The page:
The concept of physical dimension was introduced by Joseph Fourier in 1822.[4] Physical quantities that are of the same kind (also called commensurable) have the same dimension (length, time, mass) and can be directly compared to each other, even if they are originally expressed in differing units of measure (such as inches and meters, or pounds and newtons). If physical quantities have different dimensions (such as length vs. mass), they cannot be expressed in terms of similar units and cannot be compared in quantity (also called incommensurable). For example, asking whether a kilogram is greater than, equal to, or less than an hour is meaningless.
Any physically meaningful equation (and likewise any inequality and inequation) will have the same dimensions on its left and right sides, a property known as dimensional homogeneity. Checking for dimensional homogeneity is a common application of dimensional analysis, serving as a plausibility check on derived equations and computations. It also serves as a guide and constraint in deriving equations that may describe a physical system in the absence of a more rigorous derivation.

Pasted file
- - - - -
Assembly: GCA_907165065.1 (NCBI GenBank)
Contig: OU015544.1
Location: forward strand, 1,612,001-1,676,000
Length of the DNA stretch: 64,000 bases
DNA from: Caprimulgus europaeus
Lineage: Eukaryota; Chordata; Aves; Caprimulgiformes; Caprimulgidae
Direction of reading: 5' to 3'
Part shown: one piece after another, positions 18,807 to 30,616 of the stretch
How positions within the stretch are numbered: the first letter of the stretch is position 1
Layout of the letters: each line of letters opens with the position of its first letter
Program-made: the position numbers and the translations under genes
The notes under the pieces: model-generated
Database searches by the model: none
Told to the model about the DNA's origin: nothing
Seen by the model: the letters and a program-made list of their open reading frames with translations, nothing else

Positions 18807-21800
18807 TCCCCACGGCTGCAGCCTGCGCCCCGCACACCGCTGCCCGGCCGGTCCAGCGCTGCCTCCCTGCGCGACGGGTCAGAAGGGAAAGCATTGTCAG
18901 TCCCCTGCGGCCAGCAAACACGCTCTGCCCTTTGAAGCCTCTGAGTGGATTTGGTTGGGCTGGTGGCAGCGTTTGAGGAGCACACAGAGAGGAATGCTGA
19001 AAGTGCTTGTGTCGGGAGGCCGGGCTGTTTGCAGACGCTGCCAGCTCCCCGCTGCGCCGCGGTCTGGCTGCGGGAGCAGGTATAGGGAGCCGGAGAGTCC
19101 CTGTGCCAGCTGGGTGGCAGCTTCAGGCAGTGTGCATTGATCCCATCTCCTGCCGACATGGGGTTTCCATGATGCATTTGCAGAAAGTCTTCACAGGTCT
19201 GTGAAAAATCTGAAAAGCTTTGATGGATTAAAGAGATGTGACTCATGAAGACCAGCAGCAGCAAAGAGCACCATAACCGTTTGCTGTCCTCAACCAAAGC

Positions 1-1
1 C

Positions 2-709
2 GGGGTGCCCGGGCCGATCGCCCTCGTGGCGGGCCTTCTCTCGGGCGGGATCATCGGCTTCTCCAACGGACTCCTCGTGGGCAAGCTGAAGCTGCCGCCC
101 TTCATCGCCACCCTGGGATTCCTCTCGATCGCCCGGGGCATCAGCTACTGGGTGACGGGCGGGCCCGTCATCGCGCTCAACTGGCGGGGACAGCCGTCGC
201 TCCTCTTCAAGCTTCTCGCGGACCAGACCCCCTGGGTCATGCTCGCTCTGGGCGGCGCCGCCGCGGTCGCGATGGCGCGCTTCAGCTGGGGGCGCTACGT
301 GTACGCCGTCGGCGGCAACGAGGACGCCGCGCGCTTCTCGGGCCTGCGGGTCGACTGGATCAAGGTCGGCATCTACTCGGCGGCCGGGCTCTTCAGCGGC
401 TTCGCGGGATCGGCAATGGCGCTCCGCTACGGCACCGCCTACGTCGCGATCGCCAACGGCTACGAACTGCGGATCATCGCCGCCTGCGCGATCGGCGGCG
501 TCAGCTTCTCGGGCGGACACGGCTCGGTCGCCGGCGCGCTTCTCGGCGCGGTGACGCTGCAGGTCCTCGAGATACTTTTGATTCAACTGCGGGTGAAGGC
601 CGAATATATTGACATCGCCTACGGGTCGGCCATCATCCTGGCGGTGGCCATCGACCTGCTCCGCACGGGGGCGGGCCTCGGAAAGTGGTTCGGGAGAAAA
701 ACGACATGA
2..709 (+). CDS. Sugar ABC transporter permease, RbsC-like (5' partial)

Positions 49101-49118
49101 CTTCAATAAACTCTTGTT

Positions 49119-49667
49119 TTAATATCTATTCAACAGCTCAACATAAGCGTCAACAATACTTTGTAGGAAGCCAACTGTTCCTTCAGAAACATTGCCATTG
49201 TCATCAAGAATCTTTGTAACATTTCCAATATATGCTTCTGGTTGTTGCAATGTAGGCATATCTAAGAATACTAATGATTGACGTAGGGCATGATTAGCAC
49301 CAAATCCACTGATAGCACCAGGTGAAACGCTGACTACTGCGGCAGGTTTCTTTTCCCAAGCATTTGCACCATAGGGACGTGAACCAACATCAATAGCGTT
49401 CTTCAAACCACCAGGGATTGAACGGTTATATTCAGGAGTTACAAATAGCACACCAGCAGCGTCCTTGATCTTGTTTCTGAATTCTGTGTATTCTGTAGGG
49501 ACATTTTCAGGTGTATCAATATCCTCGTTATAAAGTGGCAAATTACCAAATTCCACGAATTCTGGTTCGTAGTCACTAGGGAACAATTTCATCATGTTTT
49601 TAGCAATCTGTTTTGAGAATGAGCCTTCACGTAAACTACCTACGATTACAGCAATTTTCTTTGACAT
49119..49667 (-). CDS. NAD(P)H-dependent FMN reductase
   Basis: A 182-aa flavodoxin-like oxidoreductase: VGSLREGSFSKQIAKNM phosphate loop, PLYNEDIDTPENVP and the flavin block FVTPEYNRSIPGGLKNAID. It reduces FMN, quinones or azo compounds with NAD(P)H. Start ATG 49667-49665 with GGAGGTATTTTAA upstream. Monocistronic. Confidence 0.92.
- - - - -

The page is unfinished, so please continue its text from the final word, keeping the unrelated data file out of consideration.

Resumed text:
Wow!  Does that sound complicated?  Basically, what the description says above is that if you are comparing the mass of two oranges, both the units of measurement (weight) in this case have to be in the same 'units' - grams, pounds, kilograms, etc.  If you weight orange number #1 and report a weight of 70 grams, then try to compare a second orange's weight reported as 0.400 kg (kilograms) - then the comparison cannot be completed.



At least until you convert the weight of orange #1 to units of kilograms or weight #2 to units of grams.  If both weights were expressed in the same units -- say grams, then orange #1 weighing = 70 grams -- would be much smaller than orange #1 weighing = 400 grams.  The same logic applies to base quantities (dimensions) -- like length, mass, volume, height, speed, etc.